Link to Owner Dr. Robert B. Pamplin Jr.

FONT

MORE STORIES


Zoo officials say the logs will promote exercise and encourage natural behaviors among Portland's Asian elephant family.


COURTESY PHOTO: KATHY STREET/OREGON ZOO. - Asian elephant Lily climbs atop a 30-foot log at the Oregon Zoo that was donated by the World Forestry Center.
Elephants at the Oregon Zoo got some new toys this week, thanks to a makeover for the World Forestry Center’s outdoor locomotive exhibit.

Early Tuesday, Nov. 15, a crew from Stimson Lumber Co. lifted five 30-foot-long Douglas-fir logs from the forestry center’s Peggy the Train display, and shipped the logs a few hundred fee downhill to the zoo’s new Elephant Lands habitat. The logs will be the elephants’ new playthings and exercise equipment.

Zoo officials say the logs will promote exercise and encourage natural behaviors among Portland’s Asian elephant family. “They’ll give the elephants new surfaces to scratch on, push against and climb over,” said Shawn Finnell, the zoo’s senior elephant keeper. “Lily especially is an active climber, and I expect her to be all over them.”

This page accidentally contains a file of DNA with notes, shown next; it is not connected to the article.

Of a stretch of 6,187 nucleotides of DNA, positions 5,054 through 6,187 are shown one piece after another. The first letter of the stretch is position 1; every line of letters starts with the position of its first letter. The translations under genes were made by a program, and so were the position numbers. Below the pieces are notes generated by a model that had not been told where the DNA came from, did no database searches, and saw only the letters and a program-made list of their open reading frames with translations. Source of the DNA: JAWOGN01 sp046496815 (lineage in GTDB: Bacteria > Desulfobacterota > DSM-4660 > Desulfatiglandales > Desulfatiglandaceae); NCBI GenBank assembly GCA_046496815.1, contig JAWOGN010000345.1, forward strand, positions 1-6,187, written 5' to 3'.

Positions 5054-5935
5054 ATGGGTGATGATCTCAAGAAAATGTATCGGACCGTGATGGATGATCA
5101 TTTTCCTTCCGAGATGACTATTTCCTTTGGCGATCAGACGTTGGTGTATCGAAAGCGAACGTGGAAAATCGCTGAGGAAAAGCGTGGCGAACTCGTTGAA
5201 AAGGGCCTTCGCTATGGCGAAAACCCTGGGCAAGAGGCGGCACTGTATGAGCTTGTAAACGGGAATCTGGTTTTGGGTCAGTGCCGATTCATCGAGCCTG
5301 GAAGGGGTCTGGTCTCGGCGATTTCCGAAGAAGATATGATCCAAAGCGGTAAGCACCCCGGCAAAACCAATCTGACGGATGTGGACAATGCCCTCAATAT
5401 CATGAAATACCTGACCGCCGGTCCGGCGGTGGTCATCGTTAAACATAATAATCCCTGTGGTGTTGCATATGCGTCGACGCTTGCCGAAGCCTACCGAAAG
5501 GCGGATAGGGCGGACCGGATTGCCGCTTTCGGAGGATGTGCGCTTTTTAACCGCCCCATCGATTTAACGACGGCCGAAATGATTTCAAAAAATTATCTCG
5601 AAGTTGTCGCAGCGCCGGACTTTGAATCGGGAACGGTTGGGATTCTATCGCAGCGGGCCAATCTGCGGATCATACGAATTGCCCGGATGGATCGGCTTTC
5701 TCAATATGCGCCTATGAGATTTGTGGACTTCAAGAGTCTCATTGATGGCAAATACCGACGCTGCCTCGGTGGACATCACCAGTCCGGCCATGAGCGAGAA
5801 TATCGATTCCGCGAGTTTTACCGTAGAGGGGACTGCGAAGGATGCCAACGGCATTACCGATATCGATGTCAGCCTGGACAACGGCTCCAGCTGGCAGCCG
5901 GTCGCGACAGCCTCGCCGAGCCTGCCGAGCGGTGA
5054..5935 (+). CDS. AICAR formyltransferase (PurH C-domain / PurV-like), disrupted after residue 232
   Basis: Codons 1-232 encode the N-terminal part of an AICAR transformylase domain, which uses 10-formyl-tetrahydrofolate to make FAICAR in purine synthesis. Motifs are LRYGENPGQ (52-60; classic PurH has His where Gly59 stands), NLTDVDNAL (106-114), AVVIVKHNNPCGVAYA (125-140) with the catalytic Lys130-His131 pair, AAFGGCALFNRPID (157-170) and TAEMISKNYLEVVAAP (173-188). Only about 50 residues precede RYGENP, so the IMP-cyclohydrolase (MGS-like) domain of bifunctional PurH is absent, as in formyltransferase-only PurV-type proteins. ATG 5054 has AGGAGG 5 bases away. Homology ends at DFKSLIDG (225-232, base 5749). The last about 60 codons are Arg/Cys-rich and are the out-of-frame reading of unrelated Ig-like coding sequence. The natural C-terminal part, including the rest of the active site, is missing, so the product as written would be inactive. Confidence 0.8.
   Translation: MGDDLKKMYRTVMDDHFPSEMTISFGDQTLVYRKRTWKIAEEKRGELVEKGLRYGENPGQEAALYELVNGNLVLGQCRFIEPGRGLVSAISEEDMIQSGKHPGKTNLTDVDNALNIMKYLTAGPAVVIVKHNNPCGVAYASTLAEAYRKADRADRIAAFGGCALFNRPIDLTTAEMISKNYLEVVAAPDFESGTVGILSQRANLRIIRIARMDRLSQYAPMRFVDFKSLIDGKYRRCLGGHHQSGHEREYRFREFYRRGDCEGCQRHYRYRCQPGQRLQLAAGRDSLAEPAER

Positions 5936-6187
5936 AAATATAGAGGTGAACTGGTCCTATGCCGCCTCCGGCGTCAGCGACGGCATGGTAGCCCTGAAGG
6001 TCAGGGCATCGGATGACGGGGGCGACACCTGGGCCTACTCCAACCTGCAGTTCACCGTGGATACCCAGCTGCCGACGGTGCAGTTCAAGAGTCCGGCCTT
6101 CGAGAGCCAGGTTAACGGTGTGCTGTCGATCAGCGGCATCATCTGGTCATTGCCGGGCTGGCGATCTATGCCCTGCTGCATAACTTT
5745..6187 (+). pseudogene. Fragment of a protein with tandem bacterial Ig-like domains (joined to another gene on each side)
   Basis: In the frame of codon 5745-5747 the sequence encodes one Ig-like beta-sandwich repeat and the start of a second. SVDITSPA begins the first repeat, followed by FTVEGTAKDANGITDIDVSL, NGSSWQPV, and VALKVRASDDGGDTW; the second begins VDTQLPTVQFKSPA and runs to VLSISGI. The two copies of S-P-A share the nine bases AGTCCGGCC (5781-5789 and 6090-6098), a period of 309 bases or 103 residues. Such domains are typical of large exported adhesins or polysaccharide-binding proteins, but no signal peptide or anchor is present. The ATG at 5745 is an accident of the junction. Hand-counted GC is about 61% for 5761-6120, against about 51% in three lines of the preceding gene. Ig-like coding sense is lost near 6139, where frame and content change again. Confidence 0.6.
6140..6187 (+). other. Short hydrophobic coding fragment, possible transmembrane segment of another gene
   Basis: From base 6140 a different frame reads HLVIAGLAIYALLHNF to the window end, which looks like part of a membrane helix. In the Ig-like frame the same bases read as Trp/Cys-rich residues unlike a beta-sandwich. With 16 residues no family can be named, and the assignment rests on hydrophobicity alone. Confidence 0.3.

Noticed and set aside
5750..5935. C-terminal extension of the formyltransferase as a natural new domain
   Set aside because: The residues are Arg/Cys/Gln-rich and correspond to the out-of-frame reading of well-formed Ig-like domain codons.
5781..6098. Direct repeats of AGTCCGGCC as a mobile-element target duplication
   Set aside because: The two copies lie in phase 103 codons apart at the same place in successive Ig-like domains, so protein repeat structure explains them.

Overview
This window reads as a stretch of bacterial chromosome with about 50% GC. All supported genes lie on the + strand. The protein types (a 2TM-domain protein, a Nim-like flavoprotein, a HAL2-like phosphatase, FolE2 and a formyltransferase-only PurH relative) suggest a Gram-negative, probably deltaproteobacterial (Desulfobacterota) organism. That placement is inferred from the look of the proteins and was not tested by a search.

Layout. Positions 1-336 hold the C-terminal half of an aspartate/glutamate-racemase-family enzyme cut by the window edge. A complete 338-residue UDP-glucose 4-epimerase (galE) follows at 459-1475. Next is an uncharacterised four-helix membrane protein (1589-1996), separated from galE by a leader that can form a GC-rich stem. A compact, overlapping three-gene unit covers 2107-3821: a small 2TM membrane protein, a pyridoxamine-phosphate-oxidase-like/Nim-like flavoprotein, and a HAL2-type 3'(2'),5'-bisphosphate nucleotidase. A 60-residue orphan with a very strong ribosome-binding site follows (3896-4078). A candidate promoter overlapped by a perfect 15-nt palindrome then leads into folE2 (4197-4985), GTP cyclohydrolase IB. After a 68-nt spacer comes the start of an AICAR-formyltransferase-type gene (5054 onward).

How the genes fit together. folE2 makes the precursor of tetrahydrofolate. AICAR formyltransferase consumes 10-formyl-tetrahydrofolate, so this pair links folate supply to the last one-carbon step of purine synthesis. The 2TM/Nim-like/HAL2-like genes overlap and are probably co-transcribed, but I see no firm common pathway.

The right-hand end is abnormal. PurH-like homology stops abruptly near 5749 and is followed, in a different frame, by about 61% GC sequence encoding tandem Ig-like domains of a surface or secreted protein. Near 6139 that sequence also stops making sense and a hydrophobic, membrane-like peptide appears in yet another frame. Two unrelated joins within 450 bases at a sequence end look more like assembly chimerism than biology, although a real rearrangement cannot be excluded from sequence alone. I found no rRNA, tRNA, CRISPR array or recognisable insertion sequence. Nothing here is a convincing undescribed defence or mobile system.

COURTESY PHOTO: KATHY STREET/OREGON ZOO
 - Rose-Tu investigatse new logs that were donated to the Oregon Zoo's Elephant Lands habitat. The World Forestry Center gave the zoo five large Douglas-fir logs as it renovate its outdoor locomotive display. COURTESY PHOTO: KATHY STREET/OREGON ZOO - A crew from Stimson Lumber Co. lifts five 30-foot Douglas-fir logs from the World Forestry Center's Peggy the Train exhibit this week. The logs that had been on display for 15 years were doanted to the Oregon Zoo's Elephant Lands habitat.The World Forestry Center is updating and renovating several of its outdoor areas and needed to replace the logs, which had been on display for 15 years. New logs will be added to the display of the 1909 Lima Shay-geared, 42-ton locomotive that hauled an estimated billion feet of logs in its lifetime.

Peggy worked in the forests of Washington and Oregon, survived the Tillamook Burn and retired in 1950. In the early 1970s, after a life on temporary display or in storage, Peggy was moved to a permanent display outside the forestry center, off Southwest Canyon Road near the zoo.

“The World Forestry Center staff is thrilled to see our big logs go to a happy home,” said Eric Vines, the forestry center’s executive director.



Go to top
Template by JoomlaShine